# Converting signal area ratio to molar and weight ratio

Assuming you are dealing with two peaks, each from a different molecule (A and B), and you want to figure out their molar ratio and weight ratio.

First, measure the signal area of the two peaks, area(A) and area(B).

Second, count number of protons (or other nuclei in question) contributing to the peak, N(A) and N(B).

Third, find out the molecular weight of the molecules, MW(A) and MW(B).

The molar ratio is:

mol(A)/mol(B) = [area(A)/N(A)]/[area(B)/N(B)]

The weight ratio is:

wt(A)/wt(B) = [mol(A) * mw(A)]/[mol(B) * mw(B)]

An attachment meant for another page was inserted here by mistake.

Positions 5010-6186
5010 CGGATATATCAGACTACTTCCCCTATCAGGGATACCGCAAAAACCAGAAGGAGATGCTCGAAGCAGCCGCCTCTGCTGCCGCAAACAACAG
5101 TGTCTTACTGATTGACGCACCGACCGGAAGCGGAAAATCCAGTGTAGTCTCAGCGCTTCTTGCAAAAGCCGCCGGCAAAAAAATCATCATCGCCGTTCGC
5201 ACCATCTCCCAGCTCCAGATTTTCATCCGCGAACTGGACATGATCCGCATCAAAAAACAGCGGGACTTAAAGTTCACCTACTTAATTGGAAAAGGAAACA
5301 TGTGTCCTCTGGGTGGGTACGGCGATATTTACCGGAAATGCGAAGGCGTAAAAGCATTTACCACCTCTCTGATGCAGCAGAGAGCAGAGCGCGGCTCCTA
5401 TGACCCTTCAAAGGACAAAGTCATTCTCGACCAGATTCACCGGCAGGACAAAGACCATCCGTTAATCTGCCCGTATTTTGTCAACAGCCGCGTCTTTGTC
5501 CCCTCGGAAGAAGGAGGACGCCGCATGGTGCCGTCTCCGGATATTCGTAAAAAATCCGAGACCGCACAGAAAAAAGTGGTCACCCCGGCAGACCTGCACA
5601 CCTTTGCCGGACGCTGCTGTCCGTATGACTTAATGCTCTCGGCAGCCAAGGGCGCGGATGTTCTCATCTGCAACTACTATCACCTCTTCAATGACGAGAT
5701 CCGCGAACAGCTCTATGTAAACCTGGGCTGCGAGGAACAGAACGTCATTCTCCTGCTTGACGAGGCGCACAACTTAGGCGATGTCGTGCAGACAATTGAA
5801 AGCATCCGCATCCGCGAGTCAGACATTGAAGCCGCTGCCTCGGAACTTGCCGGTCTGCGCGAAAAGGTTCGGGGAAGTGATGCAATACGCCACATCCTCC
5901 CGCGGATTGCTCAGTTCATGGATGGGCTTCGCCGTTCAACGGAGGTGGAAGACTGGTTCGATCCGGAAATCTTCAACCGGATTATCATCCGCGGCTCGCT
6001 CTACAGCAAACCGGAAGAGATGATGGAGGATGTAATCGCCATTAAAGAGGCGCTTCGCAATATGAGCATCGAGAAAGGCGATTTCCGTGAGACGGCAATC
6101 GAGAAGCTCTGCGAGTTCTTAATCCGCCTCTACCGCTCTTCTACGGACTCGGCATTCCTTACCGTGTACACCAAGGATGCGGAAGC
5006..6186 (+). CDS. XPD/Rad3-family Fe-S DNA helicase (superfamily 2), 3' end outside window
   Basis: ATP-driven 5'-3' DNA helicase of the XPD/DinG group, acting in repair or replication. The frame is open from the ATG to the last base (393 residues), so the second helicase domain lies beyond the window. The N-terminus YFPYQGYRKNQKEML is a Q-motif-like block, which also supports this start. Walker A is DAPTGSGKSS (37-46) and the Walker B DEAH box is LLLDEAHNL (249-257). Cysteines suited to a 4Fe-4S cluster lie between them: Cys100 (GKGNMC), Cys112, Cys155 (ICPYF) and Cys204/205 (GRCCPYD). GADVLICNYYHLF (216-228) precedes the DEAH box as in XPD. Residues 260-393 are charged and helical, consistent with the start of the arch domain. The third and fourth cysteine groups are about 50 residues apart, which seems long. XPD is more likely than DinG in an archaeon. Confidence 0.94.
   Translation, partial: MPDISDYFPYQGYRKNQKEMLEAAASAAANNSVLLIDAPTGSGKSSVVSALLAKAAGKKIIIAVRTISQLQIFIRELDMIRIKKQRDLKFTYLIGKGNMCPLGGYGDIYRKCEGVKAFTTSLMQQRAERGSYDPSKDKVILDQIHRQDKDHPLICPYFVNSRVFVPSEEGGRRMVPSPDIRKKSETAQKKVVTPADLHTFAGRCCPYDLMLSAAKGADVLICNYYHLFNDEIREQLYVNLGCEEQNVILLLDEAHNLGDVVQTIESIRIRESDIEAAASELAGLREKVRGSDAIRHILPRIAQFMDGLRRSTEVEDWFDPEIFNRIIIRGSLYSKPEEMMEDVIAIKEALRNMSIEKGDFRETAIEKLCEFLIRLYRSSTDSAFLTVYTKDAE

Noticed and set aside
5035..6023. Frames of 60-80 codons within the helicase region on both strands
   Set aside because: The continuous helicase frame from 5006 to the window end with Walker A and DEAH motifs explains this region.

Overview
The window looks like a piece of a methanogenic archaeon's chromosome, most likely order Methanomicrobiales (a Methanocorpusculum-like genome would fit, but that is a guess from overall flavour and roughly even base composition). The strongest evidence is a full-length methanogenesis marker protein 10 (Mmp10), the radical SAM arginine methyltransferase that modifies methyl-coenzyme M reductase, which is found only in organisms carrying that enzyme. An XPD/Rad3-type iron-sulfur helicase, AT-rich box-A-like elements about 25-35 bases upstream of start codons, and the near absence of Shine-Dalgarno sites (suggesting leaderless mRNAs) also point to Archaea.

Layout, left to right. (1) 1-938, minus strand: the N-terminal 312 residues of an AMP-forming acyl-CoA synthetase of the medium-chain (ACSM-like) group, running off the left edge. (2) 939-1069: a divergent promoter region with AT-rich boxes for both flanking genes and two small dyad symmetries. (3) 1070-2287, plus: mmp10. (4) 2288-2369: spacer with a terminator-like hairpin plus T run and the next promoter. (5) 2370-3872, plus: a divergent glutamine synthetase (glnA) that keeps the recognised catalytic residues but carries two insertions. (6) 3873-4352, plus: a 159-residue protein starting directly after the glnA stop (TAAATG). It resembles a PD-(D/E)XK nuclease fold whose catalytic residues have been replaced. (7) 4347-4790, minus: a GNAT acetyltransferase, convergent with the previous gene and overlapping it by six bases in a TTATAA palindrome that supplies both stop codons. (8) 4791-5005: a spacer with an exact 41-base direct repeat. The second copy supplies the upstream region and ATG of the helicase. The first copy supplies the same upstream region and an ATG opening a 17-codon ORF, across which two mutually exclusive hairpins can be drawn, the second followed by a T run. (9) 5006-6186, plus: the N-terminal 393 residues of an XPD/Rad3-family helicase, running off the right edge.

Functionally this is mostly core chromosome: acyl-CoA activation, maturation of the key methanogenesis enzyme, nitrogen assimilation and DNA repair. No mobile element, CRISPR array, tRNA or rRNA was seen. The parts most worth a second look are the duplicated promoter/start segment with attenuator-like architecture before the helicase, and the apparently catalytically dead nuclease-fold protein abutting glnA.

You can also calculate the concentration of one sample using another sample as a reference with known structure and concentration.  First, run NMR for the two samples.  They will have to be run with the same NMR techniques, same parameters, and with the same rg (receiver gain).  Second, integrate the peaks in the reference sample.  Third, integrate the peaks in the sample in which you want to find the concentration, then right click on the integration and select “Use last scale for calibration”.  Then you will be able to find the area ratio between the two samples.  This ratio, normalized by number of scans, can be used to further determine mole ratio, weight ratio, or concentration ratio.

Same principles can be applied when calculating moles and weights of interested molecules in solid-state NMR. For two samples A and B, the weight ratio for the molecules contributing to the peaks of interest is:

wt(A)/wt(B) ={ [area(A)*mw(A)]/[N(A)*NS(A)] } / { [area(B)*mw(B)]/[(N(B)*NS(B)] }